Theta burst stimulation-induced inhibition of dorsolateral prefrontal cortex reveals hemispheric asymmetry in striatal dopamine release during a set-shifting task – a TMS–[11C]raclopride PET study

Authors


Dr A. P. Strafella, as above.
E-mail: antonio.strafella@uhnres.utoronto.ca; antonio.strafella@camhpet.ca

Abstract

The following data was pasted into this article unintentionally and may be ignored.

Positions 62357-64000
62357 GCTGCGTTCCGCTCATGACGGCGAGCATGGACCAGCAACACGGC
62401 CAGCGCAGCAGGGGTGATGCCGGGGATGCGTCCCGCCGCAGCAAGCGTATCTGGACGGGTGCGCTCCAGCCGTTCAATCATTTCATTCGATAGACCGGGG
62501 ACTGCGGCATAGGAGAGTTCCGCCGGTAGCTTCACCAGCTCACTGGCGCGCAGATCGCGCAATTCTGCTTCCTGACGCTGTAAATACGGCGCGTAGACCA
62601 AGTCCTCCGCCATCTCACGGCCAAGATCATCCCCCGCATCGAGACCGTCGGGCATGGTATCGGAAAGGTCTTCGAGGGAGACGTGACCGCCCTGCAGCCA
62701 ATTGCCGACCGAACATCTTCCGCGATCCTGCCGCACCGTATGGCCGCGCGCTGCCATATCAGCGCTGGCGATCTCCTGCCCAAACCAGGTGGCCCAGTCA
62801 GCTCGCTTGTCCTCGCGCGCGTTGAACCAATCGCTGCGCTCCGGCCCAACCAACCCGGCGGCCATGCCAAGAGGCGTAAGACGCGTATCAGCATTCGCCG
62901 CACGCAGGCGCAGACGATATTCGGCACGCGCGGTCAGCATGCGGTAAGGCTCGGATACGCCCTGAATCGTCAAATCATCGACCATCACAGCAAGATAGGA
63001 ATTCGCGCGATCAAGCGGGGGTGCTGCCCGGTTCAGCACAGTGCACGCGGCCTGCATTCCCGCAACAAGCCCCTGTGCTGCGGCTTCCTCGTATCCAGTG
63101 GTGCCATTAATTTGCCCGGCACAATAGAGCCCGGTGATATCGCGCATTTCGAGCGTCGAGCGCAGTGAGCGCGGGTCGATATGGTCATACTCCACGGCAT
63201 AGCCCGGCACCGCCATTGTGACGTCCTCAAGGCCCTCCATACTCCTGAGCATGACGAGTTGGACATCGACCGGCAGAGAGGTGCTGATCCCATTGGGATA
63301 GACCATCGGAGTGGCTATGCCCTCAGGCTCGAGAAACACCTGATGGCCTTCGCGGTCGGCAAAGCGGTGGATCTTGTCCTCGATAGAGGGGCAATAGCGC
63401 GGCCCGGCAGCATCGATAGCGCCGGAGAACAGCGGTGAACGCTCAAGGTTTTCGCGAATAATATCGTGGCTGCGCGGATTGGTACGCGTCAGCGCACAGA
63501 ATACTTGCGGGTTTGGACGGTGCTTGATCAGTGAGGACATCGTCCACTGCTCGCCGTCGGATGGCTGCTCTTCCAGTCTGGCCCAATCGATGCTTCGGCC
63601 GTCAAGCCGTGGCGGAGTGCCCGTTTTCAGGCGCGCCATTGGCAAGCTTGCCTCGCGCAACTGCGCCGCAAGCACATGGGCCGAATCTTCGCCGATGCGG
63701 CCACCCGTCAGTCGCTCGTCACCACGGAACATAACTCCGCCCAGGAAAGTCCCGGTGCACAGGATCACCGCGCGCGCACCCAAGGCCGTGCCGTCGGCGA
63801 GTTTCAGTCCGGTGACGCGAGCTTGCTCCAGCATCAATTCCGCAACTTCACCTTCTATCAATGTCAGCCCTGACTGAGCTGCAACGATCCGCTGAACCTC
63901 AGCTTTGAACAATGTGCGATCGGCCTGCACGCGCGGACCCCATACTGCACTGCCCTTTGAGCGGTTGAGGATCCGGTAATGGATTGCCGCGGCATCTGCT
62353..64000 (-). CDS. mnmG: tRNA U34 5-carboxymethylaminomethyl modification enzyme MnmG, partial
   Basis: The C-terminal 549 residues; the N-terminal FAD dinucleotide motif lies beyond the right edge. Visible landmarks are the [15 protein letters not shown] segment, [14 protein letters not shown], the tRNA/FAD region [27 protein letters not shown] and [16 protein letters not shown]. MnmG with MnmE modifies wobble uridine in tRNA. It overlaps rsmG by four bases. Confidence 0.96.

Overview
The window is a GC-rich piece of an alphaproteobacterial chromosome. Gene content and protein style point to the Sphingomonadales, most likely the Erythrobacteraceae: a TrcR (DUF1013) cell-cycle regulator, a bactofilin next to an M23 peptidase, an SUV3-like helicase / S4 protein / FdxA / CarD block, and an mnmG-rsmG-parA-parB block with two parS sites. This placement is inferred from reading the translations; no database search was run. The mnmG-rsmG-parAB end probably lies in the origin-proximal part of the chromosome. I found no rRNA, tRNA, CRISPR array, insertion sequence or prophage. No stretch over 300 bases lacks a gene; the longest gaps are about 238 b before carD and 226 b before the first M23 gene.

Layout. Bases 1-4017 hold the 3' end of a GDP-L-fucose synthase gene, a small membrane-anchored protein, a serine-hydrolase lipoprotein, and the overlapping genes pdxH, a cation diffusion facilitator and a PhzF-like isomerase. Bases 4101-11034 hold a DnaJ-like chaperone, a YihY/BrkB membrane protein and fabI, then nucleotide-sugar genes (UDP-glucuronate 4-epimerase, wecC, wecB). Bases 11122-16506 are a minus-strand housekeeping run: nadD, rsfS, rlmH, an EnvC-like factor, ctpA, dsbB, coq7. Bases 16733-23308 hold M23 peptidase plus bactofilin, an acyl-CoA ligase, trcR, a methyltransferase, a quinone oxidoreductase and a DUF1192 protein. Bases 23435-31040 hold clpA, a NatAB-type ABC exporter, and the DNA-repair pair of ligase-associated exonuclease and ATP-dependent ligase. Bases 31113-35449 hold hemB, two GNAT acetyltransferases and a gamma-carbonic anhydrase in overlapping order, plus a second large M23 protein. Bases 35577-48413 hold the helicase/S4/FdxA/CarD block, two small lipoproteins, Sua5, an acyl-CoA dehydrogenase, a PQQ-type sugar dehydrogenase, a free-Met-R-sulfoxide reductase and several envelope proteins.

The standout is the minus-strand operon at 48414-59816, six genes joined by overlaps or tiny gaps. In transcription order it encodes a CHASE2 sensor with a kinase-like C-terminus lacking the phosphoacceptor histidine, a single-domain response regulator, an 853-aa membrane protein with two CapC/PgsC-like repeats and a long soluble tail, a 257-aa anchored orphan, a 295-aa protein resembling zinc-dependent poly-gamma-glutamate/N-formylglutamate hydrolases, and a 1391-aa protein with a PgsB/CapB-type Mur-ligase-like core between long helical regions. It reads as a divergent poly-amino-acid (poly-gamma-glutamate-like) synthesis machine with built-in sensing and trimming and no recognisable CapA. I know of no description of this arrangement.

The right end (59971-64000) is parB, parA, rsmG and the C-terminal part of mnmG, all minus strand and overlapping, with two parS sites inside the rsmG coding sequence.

The prefrontostriatal network is considered to play a key role in executive functions. Previous neuroimaging studies have shown that executive processes tested with card-sorting tasks requiring planning and set-shifting [e.g. Montreal-card-sorting-task (MCST)] may engage the dorsolateral prefrontal cortex (DLPFC) while inducing dopamine release in the striatum. However, functional imaging studies can only provide neuronal correlates of cognitive performance and cannot establish a causal relation between observed brain activity and task performance. In order to investigate the contribution of the DLPFC during set-shifting and its effect on the striatal dopaminergic system, we applied continuous theta burst stimulation (cTBS) to left and right DLPFC. Our aim was to transiently disrupt its function and to measure MCST performance and striatal dopamine release during [11C]raclopride PET. A significant hemispheric asymmetry was observed. cTBS of the left DLPFC impaired MCST performance and dopamine release in the ipsilateral caudate–anterior putamen and contralateral caudate nucleus, as compared to cTBS of the vertex (control). These effects appeared to be limited only to left DLPFC stimulation while right DLPFC stimulation did not influence task performance or [11C]raclopride binding potential in the striatum. This is the first study showing that cTBS, by disrupting left prefrontal function, may indirectly affect striatal dopamine neurotransmission during performance of executive tasks. This cTBS-induced regional prefrontal effect and modulation of the frontostriatal network may be important for understanding the contribution of hemisphere laterality and its neural bases with regard to executive functions, as well as for revealing the neurochemical substrate underlying cognitive deficits.

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